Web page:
"These are days you'll remember
Never before and never since
Will the whole world be warm as this
And as you feel it
You'll know it's true
That you are blessed and lucky."
What is it about the "good old days" that makes us long for them? I'm not a time lord, so no phone box will allow me to pop off to another era that some say was so much better. Recently, a discussion among some friends (OK, it was Facebook, but all those who commented were real-life people, most from here in town) awoke a bit of a controversy over the good old days, how it was, what is different now, and who's to blame for it all. Sometimes I use a social media post as a kind of journal entry. Then I can go back in a year or so and see what was happening at a particular time. This post wasn't meant to be one of those; it was intended to be funny.
I had taken the very unusual step of pulling my couch out from the wall and cleaning under it. The exact details of everything that was under there should remain unexplained, but it was a treasure trove of spare change, Legos, hair ties and silverware. It was like the mythical graveyard of cutlery. There may have been some bowls too. That is when the wheels came off the Electrolux, and the debate began.
While a few of my friends could relate, in just a few comments it became clear that my habits as a housekeeper and a mother were the cause of all the evils of our modern society. My children and their milk-slopping, Cheerio-chomping, snack-snogging little faces were devoid of manners, and I had let it happen, right under my nose. Sad! Apparently, some of my friends have traveled further along the road of life than I have, and they remembered when mothers stayed at home, served the family meals around a table, and nary a speck of food had ever been near their couches. Well, I remember those days too. I was a little kid in the late 60s, the Mad Men era of little boxes, on the hillside. It wasn't all Dick Van Dyke, tripping over the ottoman while Laura made a roast and Richie was conveniently in his room. There were workaholic fathers who drank too much, and mothers who often smoked like chimneys or nipped at the cooking sherry in the pantry. There was a war on, and it played on the television every night. Citizens were sprayed with fire hoses or pelted with rocks for the vicious crime of trying to vote or go to school. Good times, right?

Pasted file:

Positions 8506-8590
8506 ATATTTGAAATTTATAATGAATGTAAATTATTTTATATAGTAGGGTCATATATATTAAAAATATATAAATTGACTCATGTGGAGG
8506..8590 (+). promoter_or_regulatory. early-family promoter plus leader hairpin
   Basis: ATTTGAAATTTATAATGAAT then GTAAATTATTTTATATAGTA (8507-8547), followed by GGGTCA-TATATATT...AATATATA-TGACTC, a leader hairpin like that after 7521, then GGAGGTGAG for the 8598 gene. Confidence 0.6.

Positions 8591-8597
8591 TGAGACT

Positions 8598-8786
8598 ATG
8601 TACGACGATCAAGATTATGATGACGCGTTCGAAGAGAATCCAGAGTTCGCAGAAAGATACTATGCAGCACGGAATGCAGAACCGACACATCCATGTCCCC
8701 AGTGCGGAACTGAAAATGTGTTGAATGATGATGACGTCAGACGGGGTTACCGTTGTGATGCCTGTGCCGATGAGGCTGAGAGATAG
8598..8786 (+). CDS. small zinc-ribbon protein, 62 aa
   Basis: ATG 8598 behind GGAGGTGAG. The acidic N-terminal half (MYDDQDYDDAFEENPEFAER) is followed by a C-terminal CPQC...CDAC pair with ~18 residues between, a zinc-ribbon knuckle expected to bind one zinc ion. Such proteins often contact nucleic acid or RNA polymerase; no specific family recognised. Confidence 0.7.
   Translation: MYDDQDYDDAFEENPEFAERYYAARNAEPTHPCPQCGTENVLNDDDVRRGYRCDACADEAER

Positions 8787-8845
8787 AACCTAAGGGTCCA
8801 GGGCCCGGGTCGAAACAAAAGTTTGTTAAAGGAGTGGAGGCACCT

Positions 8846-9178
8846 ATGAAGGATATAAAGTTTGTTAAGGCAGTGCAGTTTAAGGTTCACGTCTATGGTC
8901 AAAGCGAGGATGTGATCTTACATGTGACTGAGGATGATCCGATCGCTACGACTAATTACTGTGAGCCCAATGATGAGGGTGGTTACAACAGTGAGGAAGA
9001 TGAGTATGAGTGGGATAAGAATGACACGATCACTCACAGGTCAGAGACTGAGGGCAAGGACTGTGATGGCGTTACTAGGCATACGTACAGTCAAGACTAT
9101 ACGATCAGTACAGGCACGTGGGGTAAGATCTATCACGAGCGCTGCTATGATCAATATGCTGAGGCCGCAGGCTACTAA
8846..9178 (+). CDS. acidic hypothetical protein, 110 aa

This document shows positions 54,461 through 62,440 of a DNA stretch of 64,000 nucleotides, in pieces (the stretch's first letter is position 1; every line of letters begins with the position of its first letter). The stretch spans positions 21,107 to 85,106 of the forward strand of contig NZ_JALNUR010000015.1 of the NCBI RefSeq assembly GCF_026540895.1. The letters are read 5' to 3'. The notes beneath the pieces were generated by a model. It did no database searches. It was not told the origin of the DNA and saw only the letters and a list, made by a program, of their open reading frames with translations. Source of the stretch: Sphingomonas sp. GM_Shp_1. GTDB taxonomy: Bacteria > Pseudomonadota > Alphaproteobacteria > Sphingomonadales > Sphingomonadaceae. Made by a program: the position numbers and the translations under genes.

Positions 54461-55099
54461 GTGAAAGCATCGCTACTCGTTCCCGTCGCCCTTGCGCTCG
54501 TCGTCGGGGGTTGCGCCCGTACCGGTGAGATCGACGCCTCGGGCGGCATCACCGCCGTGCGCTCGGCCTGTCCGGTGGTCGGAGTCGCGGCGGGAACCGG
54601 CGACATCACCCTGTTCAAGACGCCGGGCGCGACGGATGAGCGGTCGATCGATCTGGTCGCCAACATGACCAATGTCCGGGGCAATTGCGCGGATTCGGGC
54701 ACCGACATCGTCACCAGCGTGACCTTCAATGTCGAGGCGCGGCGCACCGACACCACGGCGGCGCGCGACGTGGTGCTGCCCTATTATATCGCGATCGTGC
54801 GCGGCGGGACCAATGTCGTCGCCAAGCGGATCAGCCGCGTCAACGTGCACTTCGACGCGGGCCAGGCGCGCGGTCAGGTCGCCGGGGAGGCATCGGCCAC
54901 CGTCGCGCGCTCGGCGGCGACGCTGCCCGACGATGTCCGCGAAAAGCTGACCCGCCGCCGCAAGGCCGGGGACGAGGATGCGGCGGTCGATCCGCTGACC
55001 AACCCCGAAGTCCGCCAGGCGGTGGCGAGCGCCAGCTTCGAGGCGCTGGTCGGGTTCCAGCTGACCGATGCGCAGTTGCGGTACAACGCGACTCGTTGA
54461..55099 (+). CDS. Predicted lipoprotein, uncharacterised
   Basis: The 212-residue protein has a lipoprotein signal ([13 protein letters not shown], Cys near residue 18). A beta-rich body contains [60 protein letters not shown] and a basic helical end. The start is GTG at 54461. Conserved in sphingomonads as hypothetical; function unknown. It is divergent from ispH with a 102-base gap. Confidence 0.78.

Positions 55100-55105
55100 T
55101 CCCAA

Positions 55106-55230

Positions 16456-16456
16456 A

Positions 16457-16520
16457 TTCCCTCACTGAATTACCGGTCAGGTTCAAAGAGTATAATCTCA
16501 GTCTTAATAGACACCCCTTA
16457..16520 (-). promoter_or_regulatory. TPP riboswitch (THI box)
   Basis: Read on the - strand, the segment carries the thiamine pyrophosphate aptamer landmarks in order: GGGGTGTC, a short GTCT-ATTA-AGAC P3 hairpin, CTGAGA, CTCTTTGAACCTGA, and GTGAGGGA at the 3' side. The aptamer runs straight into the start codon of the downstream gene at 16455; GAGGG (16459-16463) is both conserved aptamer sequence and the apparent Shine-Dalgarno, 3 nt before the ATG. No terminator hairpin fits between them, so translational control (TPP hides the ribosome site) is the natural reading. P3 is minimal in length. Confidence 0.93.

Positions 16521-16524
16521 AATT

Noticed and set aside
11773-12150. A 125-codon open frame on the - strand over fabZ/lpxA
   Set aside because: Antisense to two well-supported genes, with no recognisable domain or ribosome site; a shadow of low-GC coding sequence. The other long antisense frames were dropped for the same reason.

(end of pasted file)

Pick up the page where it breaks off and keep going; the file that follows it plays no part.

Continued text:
Maybe it's just a Kelley thing, and I come by lackadaisical food rules the same way I got my red hair and my attitude? Our house did not look like a Ladies' Home Journal spread. My mother was much more Peg Bundy than Laura Petrie, which was probably difficult for her at the time, but she was always a rebel; it was likely deliberate on her part. The one fact most of my friends agreed on though, was that the family has changed. That's because time has marched on and change is necessary. There are blended families, single-parent families, families with two moms, or two dads. Parents work more; social research has shown that. Children are busier, not playing kick the can or tag, but club soccer and lacrosse. There is, sadly, still a war on, and there isn't a day that goes by that the news doesn't show a bombing, a shooting or a violent protest. We all know there are still parents who drink too much or suffer in silence but put on a good face.
What does any of that have to do with my nonexistent vacuuming skills? Nothing. That's the point. While some contended that the previous generation of stay at home mommies and societal expectations was the better way to live, I'm not buying that, not entirely. Rather than looking at a specific decade, we should turn our attention instead to who we are now, rather than who someone else was back in the day. The truth is, our recollections of the past are not always infallible. The brain processes memories every day. There are thousands of minutes and hours of experience, and not everything is retained. We forget because the mind needs to do that to make room for new minutes and hours of what is to come. We can't be fully present in our lives today if we are still looking back at what used to be.
I read somewhere that there is a reason the windshield of a car is usually larger than the rear window. And my father, a member of "The Greatest Generation," always told me "Don't look backward, you're not going that way. Also, you'll fall on your arse." Was this discussion a come to Jesus moment? Am I going to suddenly turn into a hybrid of Martha Stewart and June Cleaver and keep a home worthy of a magazine layout after witnessing my living room landfill? No. Not even close. Are the kids banned from morning cereal on the couch and late-night snacks in the recliner? No. The days gone by hold a lot of sweet memories for me, but they are over. These are the days, and despite it all, we are blessed and lucky.